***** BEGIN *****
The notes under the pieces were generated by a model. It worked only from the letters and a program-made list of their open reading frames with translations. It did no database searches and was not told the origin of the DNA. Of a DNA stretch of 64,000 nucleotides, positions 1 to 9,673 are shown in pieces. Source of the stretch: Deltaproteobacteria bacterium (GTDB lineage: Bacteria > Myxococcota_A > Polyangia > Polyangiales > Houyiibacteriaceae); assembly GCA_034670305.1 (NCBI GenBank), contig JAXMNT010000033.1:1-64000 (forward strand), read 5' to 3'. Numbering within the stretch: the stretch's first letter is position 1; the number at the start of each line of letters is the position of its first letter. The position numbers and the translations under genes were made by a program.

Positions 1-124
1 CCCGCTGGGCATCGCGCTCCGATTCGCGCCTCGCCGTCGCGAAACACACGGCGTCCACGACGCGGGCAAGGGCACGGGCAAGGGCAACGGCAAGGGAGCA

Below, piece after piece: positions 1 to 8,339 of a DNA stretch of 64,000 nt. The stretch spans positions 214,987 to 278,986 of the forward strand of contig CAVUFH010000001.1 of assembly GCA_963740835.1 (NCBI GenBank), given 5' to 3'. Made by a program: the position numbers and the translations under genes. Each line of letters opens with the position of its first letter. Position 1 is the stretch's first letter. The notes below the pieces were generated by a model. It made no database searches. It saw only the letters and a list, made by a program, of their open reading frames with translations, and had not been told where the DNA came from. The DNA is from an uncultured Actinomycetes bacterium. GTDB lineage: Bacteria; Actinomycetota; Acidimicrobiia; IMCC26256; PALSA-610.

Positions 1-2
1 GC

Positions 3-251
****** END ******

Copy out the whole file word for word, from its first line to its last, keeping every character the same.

The notes under the pieces were generated by a model. It worked only from the letters and a program-made list of their open reading frames with translations. It did no database searches and was not told the origin of the DNA. Of a DNA stretch of 64,000 nucleotides, positions 1 to 9,673 are shown in pieces. Source of the stretch: Deltaproteobacteria bacterium (GTDB lineage: Bacteria > Myxococcota_A > Polyangia > Polyangiales > Houyiibacteriaceae); assembly GCA_034670305.1 (NCBI GenBank), contig JAXMNT010000033.1:1-64000 (forward strand), read 5' to 3'. Numbering within the stretch: the stretch's first letter is position 1; the number at the start of each line of letters is the position of its first letter. The position numbers and the translations under genes were made by a program.

Positions 1-124
1 CCCGCTGGGCATCGCGCTCCGATTCGCGCCTCGCCGTCGCGAAACACACGGCGTCCACGACGCGGGCAAGGGCACGGGCAAGGGCAACGGCAAGGGAGCA

Below, piece after piece: positions 1 to 8,339 of a DNA stretch of 64,000 nt. The stretch spans positions 214,987 to 278,986 of the forward strand of contig CAVUFH010000001.1 of assembly GCA_963740835.1 (NCBI GenBank), given 5' to 3'. Made by a program: the position numbers and the translations under genes. Each line of letters opens with the position of its first letter. Position 1 is the stretch's first letter. The notes below the pieces were generated by a model. It made no database searches. It saw only the letters and a list, made by a program, of their open reading frames with translations, and had not been told where the DNA came from. The DNA is from an uncultured Actinomycetes bacterium. GTDB lineage: Bacteria; Actinomycetota; Acidimicrobiia; IMCC26256; PALSA-610.

Positions 1-2
1 GC

Positions 3-251